The Prince Charles Hospital Interventional Cardiologist Dr Dale Murdoch cares for many broken-hearted patients each year
How love and loss affects our hearts
This year, dozens of Queenslanders will find themselves in The Prince Charles Hospital cardiology ward under strict observation following a rushed trip to the ED with chest pain and shortness of breath.
They’ll show electrocardiogram abnormalities just like a heart attack, but in fact, they just need rest under the watchful eyes of specialists – they’re being treated for a broken heart.
The Prince Charles Hospital Interventional Cardiologist Dr Dale Murdoch cares for many broken-hearted patients each year, where the left ventricle of their heart has weakened due to severe emotional distress.
Dr Murdoch said there is however good news, and just as we often tell our recently dumped friends that ‘time heals all wounds’ – in most cases like this, time really does heal, and the patient simply needs to be monitored while they rest, take some medicine and recover.
“Takotsubo syndrome, also known as Broken Heart Syndrome, was first discovered in Japan in the early 1990s and it is where a heart attack is replicated due loss, grief or other intense emotional pain,” Dr Murdoch said.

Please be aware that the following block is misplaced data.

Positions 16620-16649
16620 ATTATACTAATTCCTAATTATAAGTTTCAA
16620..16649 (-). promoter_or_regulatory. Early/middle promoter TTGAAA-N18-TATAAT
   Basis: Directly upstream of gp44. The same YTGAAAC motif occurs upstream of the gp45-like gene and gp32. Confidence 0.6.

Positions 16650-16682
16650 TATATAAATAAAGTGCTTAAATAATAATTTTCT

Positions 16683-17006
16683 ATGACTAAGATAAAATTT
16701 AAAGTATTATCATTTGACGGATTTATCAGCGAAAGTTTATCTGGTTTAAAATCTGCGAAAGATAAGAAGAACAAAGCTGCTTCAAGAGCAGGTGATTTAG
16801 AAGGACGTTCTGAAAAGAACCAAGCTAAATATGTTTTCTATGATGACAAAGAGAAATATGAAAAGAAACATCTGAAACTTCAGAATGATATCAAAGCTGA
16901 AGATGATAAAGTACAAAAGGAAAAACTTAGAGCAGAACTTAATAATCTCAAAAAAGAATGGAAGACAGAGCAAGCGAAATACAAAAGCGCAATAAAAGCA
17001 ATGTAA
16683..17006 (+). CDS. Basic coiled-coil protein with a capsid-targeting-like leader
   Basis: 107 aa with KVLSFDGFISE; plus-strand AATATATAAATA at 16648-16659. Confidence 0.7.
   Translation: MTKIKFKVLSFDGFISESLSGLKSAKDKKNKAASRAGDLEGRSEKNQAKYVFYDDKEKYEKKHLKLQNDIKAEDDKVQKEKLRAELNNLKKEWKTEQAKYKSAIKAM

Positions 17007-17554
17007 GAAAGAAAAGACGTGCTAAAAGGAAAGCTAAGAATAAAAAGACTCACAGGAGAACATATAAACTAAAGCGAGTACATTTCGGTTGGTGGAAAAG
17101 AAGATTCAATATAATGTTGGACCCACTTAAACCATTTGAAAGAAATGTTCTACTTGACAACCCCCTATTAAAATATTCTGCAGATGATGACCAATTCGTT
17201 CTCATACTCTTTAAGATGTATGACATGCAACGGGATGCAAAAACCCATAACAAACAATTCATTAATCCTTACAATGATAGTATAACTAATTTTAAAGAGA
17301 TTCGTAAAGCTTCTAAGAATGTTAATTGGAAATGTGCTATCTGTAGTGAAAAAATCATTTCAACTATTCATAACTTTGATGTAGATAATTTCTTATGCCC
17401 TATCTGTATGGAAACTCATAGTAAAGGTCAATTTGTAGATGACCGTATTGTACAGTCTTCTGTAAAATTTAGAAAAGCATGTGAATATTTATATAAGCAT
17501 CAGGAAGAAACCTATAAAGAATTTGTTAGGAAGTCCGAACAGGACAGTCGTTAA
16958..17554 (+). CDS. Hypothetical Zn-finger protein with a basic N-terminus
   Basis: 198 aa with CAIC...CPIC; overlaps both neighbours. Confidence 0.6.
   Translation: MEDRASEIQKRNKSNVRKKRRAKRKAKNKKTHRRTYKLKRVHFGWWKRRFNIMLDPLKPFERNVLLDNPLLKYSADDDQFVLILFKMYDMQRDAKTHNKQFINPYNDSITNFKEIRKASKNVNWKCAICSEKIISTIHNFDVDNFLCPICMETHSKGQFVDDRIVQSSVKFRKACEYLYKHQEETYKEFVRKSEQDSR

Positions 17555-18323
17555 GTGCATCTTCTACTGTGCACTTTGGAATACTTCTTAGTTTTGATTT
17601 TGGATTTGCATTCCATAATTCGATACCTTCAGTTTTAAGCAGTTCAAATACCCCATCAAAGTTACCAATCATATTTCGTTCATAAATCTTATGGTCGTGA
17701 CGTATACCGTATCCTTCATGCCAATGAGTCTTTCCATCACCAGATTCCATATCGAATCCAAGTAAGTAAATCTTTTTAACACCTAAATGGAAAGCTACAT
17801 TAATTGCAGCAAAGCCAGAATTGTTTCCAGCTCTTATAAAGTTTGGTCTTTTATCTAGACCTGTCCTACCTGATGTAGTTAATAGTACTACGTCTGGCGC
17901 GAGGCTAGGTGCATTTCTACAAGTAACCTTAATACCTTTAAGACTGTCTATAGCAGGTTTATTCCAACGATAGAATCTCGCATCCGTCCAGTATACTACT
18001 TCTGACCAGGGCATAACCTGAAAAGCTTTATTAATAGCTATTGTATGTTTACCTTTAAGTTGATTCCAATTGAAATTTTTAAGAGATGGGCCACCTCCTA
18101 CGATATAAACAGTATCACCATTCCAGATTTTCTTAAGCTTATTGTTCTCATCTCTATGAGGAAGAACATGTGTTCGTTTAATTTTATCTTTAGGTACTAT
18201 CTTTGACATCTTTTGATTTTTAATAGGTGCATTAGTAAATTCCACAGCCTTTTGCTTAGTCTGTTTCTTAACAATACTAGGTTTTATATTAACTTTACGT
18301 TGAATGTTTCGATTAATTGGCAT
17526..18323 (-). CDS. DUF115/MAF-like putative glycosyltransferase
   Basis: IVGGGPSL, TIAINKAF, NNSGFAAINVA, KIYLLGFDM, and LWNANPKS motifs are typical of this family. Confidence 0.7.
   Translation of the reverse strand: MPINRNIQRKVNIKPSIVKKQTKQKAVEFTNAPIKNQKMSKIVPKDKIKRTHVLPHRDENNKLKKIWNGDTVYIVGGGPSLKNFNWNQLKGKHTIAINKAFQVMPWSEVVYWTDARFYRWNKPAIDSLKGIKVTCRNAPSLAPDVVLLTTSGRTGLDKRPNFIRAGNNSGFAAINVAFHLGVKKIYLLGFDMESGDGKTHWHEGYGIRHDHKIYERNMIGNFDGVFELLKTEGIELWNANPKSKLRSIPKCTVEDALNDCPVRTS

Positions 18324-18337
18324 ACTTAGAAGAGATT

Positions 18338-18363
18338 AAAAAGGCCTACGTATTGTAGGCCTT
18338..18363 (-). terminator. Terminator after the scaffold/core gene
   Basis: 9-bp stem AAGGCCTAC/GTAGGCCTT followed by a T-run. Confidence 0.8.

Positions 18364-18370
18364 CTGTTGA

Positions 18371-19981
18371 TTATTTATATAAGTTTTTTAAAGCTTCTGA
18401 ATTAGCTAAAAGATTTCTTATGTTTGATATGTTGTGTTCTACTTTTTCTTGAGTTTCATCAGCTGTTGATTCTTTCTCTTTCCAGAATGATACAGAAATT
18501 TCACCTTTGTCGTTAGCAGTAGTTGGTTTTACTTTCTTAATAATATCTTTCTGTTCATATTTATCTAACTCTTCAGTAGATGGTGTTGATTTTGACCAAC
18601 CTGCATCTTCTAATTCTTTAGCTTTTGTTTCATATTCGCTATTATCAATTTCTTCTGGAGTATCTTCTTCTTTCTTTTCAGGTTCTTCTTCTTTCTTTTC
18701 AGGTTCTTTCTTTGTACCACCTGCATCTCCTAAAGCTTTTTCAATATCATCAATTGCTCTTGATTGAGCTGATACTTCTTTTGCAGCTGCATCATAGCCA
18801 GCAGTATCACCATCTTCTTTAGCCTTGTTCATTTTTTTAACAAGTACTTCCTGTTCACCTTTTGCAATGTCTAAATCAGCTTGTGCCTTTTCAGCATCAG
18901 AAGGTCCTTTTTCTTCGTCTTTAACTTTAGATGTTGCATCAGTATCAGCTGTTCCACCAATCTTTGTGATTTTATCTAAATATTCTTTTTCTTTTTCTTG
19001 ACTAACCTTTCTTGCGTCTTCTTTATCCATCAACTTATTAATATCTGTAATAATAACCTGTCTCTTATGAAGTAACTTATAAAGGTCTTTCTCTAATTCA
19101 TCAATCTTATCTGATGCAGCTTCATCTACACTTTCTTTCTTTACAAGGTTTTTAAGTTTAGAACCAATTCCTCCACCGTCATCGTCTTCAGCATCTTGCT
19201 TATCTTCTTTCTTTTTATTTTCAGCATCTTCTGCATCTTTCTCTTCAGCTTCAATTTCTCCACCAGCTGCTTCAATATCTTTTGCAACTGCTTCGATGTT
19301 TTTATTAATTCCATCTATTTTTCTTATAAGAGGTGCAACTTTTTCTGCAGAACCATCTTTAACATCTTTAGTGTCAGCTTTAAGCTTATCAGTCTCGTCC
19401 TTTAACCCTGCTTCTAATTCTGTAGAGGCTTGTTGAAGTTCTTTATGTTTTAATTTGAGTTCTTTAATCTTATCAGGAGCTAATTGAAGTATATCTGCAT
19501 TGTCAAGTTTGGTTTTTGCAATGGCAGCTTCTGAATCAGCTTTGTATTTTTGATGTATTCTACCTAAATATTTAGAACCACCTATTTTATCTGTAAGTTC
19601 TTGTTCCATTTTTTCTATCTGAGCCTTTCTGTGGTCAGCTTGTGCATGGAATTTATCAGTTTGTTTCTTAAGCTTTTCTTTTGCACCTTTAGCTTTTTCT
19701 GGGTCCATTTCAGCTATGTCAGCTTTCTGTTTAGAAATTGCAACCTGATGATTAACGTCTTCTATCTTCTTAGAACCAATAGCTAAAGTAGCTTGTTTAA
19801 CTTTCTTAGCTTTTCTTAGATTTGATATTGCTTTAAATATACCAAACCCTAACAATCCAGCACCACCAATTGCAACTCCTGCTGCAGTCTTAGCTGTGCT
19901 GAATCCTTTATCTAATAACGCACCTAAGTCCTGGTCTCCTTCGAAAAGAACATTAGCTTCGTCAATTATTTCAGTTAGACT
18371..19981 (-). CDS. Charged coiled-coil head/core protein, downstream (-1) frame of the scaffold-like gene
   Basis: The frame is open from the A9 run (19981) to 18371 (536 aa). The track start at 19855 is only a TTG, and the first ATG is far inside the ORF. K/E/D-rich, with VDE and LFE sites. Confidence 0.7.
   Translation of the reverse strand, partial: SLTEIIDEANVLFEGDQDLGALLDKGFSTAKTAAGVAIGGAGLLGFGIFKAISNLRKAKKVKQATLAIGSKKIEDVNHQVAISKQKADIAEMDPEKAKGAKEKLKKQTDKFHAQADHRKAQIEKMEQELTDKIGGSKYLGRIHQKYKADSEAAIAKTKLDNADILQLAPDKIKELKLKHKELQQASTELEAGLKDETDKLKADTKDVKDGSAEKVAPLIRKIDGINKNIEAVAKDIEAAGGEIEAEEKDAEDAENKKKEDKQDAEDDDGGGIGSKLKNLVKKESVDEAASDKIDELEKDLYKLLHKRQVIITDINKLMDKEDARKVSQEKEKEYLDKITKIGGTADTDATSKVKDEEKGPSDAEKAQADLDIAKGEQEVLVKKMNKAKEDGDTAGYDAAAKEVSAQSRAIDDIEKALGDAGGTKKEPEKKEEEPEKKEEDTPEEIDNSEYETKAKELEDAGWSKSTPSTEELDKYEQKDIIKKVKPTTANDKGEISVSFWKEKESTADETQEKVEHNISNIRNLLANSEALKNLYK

“Our bodies do process heartache just the same as they do physical pain, and we get a release of chemicals to the brain that can cause us to have that ‘heavy’ heart feeling when we are upset, or in some cases, intense chest pain from what we know is Broken Heart Syndrome.
“Many patients pass through our ward each year with this syndrome, most commonly effecting females over the age of 50 years of age.
“We always treat our patients with this syndrome as we would any other emergency, as the heart muscle can become weak – but in most cases these patients recover in a matter of weeks with no major damage, so this is a great outcome.”
So, can you die of a broken heart? Dr Murdoch says in some cases, yes, although it’s very unlikely.
“It is possible to die of a broken heart, albeit extremely rare. Heart attacks can be triggered by stress and strong emotions, so if one does experience a dreadful life event and have an underlying condition or other factors affecting the heart, there could be complications,” he said.
“However, when it comes to matters of the heart, we can see positive flow-on effects from our emotions too, such as the release of adrenaline which circulates in the blood stream and can make our heart race when we are excited to be around someone or ‘in love’.
“It’s part of our fight or flight response, but the good thing is that when we feel love, we get a release of oxytocin and dopamine too so we feel happier and our blood pressure can actually lower and reduce cardiovascular stress.”
So as we approach Valentine’s Day this weekend it’s important to remember, both physical and metaphorical heartache does and will heal.